This Charming Man is the story of three women who have one thing in common: Paddy de Courcy, a striking, charming, and utterly slimy Irish politician. Marnie and Grace are twin sisters; Marnie is a working mother who has two beautiful young daughters and a supportive husband. But lately, she’s been slipping into dark places that no amount of anti-depressants can cure. The only thing that can help? Copious amounts of alcohol. Grace is a journalist who helplessly watches the downward spiral of alcoholism her sister embarks into, while also trying to make things work with her lovely boyfriend, Damien. And Lola is a stylist who has had her heart broken and her business has suffered for it. Desperate, she retreats to County Clare (far enough away, yet close enough to where she can still make the journey back to Dublin relatively quickly – via the Kildare Bypass, of course) and begins to rebuild her life. As the book unfolds, these three women come to terms with Paddy’s true nature and how it has impacted their lives.
As a die-hard Marian Keyes fan (I own every single one of her books), I was disappointed when I heard that her latest wouldn’t be about the Walsh sisters. But the disappointment quickly faded when I learned that she would be dealing with some very serious topics: alcoholism and physical/emotional abuse. Keyes has already tackled alcoholism in a previous book, Rachel’s Holiday, but I believe that abuse is new territory for her as an author. Now, it might seem strange that my disappointment actually lessened when I discovered that she would write about weighty topics – after all, isn’t Marian Keyes supposed to be a light, funny, chick lit author? Well, yes. But Keyes is, in my opinion, largely responsible for evolving chick lit into something entirely new. Her book Anybody Out There dealt with the death of a loved one with grace and beauty, but without it weighing too heavily on the reader. It was still fresh and funny, but had a depth rarely achieved in chick lit. (If you haven’t read it, please go to the bookstore and pick it up immediately – it is by far my favorite chick lit novel).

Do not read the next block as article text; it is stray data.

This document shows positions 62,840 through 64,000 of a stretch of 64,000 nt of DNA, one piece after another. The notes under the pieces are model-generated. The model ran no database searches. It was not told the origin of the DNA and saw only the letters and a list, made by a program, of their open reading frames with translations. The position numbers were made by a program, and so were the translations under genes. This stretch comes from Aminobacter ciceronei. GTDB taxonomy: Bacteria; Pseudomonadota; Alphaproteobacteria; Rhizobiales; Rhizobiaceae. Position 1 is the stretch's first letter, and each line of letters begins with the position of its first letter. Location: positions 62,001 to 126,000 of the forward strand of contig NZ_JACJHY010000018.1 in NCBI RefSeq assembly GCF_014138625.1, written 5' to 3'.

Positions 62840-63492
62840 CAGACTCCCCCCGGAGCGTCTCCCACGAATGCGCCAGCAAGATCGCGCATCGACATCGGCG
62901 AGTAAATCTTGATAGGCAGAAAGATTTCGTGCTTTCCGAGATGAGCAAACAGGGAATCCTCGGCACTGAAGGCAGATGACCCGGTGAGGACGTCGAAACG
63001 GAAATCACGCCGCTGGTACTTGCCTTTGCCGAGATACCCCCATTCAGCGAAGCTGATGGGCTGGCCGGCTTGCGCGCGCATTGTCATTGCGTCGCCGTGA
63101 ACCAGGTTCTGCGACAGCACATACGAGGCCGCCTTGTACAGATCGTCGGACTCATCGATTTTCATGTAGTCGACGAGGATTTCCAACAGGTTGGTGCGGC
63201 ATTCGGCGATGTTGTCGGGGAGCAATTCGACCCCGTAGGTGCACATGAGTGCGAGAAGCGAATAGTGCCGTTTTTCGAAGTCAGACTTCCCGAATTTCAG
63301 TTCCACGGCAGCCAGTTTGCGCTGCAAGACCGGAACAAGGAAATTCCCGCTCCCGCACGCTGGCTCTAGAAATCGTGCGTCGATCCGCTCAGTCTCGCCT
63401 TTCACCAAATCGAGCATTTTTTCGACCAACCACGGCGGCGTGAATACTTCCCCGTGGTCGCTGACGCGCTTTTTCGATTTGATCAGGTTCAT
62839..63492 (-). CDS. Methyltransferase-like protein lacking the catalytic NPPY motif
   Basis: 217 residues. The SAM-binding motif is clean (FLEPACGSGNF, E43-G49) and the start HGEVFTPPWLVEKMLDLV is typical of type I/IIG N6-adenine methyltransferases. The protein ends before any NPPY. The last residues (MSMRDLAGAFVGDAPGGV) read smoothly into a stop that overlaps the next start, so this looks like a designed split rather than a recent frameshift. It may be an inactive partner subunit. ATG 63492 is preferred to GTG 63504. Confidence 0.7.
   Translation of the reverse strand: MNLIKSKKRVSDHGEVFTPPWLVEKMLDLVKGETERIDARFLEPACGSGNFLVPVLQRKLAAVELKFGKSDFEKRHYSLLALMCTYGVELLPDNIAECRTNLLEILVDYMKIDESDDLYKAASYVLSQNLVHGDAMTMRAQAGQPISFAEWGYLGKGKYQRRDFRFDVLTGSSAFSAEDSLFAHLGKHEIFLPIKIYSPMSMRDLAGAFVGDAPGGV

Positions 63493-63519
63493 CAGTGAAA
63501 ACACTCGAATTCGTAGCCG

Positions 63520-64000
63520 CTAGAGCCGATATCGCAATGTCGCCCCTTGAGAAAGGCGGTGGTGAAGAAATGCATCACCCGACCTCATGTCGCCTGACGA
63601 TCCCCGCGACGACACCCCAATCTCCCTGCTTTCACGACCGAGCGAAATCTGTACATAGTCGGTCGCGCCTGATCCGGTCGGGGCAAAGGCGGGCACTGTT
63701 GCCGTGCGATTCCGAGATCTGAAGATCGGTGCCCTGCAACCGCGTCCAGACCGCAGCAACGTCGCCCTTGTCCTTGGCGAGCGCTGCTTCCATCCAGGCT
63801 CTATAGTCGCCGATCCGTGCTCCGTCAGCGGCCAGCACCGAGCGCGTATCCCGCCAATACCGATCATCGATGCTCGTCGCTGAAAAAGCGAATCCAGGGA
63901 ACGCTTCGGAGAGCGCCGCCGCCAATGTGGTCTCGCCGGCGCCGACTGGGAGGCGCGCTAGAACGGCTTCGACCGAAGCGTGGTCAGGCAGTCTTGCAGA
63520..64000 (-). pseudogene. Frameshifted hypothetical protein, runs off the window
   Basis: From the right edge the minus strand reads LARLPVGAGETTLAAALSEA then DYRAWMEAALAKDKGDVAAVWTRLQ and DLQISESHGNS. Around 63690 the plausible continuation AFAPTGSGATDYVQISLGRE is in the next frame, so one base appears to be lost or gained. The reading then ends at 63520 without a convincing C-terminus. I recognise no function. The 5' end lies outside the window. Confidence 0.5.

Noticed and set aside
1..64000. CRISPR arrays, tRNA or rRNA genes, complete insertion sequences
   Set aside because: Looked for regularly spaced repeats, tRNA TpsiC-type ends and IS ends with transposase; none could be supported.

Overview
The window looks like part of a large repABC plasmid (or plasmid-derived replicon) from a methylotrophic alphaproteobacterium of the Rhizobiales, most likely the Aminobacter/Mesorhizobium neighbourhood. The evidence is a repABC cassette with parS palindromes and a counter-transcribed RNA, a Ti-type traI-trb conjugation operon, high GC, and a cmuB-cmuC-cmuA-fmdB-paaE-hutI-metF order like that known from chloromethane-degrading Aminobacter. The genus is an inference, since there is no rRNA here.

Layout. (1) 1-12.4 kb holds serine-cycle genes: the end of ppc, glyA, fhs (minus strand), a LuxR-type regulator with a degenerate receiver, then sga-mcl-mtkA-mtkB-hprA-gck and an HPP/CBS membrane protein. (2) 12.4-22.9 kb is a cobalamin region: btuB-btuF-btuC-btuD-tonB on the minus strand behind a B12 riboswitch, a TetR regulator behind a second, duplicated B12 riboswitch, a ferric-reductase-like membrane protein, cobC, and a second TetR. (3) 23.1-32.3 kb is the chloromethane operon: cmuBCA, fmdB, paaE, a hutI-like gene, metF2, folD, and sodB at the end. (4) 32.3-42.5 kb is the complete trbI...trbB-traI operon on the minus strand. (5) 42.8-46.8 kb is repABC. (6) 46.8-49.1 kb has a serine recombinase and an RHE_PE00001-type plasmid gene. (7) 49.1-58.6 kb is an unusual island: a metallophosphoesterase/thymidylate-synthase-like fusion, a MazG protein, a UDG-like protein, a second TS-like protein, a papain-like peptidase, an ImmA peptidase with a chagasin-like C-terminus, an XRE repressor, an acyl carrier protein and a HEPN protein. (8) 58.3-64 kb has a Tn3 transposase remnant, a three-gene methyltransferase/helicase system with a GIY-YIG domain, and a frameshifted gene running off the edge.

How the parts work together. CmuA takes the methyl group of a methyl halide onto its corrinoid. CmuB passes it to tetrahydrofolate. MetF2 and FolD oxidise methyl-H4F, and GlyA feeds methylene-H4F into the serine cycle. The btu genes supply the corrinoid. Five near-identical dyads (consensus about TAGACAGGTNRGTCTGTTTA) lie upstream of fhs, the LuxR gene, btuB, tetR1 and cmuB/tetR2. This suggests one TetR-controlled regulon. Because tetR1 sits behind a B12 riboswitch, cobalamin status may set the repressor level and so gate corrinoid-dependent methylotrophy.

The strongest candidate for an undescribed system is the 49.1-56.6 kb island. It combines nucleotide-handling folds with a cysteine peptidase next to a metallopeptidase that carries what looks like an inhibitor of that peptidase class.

This Charming Man doesn’t disappoint on this front; it deals with serious topics without adding any weight to the reader. It is still funny and amusing, and while some of the descriptions of Marnie’s powerlessness over alcohol are horrifying, it doesn’t leave the reader feeling burdened. While I can’t say she improved on Anybody Out There, this book is more than worthy to go on my shelf next to it.
The only complaint I have about This Charming Man? Lola’s voice. While her story was interesting, it was written in shorthand, often neglecting pronouns, or even verbs. For example: “Tore self from embrace, like attention seeking type in melodrama.” While I understand that it was supposed to be more of a journal entry type narrative, and it made Lola’s voice distinctive, I still had trouble reading it because it was just flat out annoying.
But besides that minor grievance, I definitely recommend This Charming Man. It is wonderfully written, somehow funny and serious and the same time. The characters are wonderful and I could tell that to Keyes, they were people that she cared about. Nothing else could explain the masterful method through which she crafts her characters. Their strength and courage in the face of hopelessness and despair is a real testament to the sheer force of will that is a woman.